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Researchers have come up with a surprising new theory on what’s helping make people not only fatter, but also more prone to obesity-related diseases such as diabetes and inflammatory bowel disease.
They’re pointing the finger at emulsifiers — ingredients used in processed foods to help make them creamy and keep them mixed. Think mayonnaise, which is held together by nature’s emulsifier — the lecithin in egg yolks.
But some of the emulsifiers used in foods have a chemical structure similar to detergent, said researchers Andrew Gewirtz and Benoit Chassaing of Georgia State University. They found evidence that at least some commercial emulsifiers might mess up the balance of “good” germs in the gut, promoting the inflammatory processes that underlie obesity-linked diseases such as diabetes.
“A key feature of these modern plagues is alteration of the gut microbiota in a manner that promotes inflammation."
They might even help cause people to overeat in the first place, the two say in a report published in the journal Nature.
Inflammatory bowel disease, a family of ills that include Crohn’s disease and ulcerative colitis, affect millions. Metabolic syndrome includes the various measurements associated with diabetes and heart disease — high blood sugar, high blood pressure, too much abdominal fat and unhealthy cholesterol levels.
Both are on the rise. “A key feature of these modern plagues is alteration of the gut microbiota in a manner that promotes inflammation,” Gewirtz said in a statement.
The theory is that these chemicals, designed to hold little globs of fat in place in a liquid to keep them from floating to the top, can disrupt the mucus that lines the gut. That, in turn, can cause inflammation and maybe allow "good" germs to leak out.
They tested their theory by feeding mice two such emulsifiers: polysorbate 80 and carboxymethylcellulose.
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Several different experiments showed that feeding the mice these products changed the balance of germs living in their digestive systems. Mice genetically prone to bowel diseases developed chronic colitis, they reported. Normal mice developed mild inflammation of the intestine and metabolic syndrome.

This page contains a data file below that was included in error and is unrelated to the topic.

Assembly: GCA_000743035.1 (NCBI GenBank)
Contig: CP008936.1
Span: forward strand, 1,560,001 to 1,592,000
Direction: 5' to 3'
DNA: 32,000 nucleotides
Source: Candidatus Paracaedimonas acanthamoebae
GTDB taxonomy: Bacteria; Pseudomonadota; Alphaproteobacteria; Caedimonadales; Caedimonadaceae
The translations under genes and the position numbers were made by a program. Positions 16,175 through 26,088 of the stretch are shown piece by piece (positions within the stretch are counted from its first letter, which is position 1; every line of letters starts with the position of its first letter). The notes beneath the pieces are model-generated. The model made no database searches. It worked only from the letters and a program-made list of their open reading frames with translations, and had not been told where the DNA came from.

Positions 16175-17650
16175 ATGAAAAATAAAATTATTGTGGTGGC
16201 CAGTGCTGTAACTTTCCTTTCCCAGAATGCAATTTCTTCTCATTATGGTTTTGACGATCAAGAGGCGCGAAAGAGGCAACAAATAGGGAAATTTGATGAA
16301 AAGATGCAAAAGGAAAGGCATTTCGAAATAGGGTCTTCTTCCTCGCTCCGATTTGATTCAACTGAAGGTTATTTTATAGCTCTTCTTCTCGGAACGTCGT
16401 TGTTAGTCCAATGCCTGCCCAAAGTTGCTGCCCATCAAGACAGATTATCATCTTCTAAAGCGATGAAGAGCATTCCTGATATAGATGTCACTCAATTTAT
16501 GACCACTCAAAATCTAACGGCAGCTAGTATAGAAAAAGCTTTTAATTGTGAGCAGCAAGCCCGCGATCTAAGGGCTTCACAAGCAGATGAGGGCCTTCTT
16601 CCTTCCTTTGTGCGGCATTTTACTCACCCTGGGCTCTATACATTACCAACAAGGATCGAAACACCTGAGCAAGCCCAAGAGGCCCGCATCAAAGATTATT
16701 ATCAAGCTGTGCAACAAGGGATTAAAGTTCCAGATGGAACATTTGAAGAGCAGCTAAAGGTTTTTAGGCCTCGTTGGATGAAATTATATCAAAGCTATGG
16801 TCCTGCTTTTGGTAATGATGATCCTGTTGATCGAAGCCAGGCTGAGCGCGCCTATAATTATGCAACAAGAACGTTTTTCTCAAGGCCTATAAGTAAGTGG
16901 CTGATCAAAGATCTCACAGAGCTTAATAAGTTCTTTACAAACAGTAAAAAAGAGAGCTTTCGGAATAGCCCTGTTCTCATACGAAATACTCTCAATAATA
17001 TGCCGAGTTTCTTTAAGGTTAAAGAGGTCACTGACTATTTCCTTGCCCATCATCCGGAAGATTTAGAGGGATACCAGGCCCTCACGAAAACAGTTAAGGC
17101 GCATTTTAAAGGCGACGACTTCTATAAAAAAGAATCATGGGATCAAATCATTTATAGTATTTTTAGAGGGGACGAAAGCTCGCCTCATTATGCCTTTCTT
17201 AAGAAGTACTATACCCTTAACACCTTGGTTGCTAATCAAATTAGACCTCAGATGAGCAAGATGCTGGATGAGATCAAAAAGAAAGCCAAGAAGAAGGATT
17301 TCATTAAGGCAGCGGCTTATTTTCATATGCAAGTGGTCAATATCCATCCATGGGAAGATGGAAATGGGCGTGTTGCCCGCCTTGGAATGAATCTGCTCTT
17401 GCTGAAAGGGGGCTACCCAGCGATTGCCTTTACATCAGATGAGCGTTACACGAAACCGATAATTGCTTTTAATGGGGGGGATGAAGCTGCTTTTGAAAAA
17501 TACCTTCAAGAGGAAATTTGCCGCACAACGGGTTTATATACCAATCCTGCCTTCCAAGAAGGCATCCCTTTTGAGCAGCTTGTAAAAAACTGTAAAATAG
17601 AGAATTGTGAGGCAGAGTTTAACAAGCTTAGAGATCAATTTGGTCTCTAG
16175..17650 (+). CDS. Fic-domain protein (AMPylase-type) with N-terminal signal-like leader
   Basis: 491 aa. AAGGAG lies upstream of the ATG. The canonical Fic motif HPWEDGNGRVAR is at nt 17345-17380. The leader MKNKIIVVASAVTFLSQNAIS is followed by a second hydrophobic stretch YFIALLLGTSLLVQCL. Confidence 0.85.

The normal mice also started overeating.
Researchers not involved in the study said they’ll need more evidence to be convinced.
“This in interesting research in colitis-sensitive mice but the amount fed to generate the effect (1 percent of food or water intake) were massive doses far, far beyond the amount we could take in our usual diet,” said Catherine Collins, a dietician at St George's Hospital in London.
“The fat, sugar and calories provided by ice-cream are far more likely to contribute to weight gain than trivial amounts of these additives,” agreed Tom Sanders, professor emeritus of nutrition at King’s College London.
“The fat, sugar and calories provided by ice-cream are far more likely to contribute to weight gain that trivial amounts of these additives."
But Gewirtz said the point is these additives may cause the overeating in the first place. Several studies have suggested that different populations of gut microbes can affect appetite.
“We do not disagree with the commonly held assumption that over-eating is a central cause of obesity and metabolic syndrome,” he said in a statement.
“Rather, our findings reinforce the concept suggested by earlier work that low-grade inflammation resulting from an altered microbiota can be an underlying cause of excess eating.”